The story goes that Cecilia, a young noblewoman who had taken a vow of virginity, was sentenced to death around 300 AD for refusing to worship the Roman gods. When an attempt to suffocate her in the caldarium of her own bathhouse failed an executioner was sent to behead her. She suffered three blows of the sword to the neck and yet still survived for another three days.
Evidence for worship on the site of Santa Cecilia in Trastevere dates back to the 5th century but the present-day church was built under the orders of Pope Paschal I between 817-24 AD. The apparently miraculously preserved body of Cecilia was then exhumed from the Catacombs of San Callisto on the Appian Way and enshrined in the church.
During a 1599 restoration, Cecilia’s tomb was opened and again her body was said to be incorrupt, having undergone no decomposition. Stefano Maderno, a late-Renaissance sculptor, witnessed the exhumation and later carved a marble replica of her body, including those three cuts to the neck.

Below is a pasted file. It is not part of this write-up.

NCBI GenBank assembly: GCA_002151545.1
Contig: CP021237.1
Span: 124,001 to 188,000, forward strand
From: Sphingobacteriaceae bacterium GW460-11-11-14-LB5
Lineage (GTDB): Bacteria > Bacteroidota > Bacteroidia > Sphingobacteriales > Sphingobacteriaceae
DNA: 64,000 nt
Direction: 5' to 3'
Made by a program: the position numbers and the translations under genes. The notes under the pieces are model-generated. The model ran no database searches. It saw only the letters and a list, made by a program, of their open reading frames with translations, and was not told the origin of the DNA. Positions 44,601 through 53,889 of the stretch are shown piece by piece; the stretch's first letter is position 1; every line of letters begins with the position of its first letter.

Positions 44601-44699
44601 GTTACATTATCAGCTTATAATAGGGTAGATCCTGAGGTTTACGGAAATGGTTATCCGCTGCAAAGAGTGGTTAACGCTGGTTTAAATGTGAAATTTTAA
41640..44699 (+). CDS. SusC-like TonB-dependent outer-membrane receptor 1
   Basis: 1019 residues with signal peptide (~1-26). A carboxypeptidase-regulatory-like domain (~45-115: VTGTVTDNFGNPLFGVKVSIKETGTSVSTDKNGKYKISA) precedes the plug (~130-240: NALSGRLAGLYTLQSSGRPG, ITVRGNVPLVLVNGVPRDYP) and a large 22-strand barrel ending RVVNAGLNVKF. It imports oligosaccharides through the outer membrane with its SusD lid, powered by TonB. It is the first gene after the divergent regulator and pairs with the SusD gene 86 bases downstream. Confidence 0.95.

The striking yet elegant statue now sits at the base of the altar in the church of Santa Cecilia. Above, an intricate 9th-century mosaic adorns the ceiling and features Saints Paul and Peter, as well as Cecilia herself.
For a small fee modern-day visitors can also see the remains of Pietro Cavallini’s fresco The Last Judgment, painted in 1293, as well as the crypt that holds Saint Cecilia’s relics.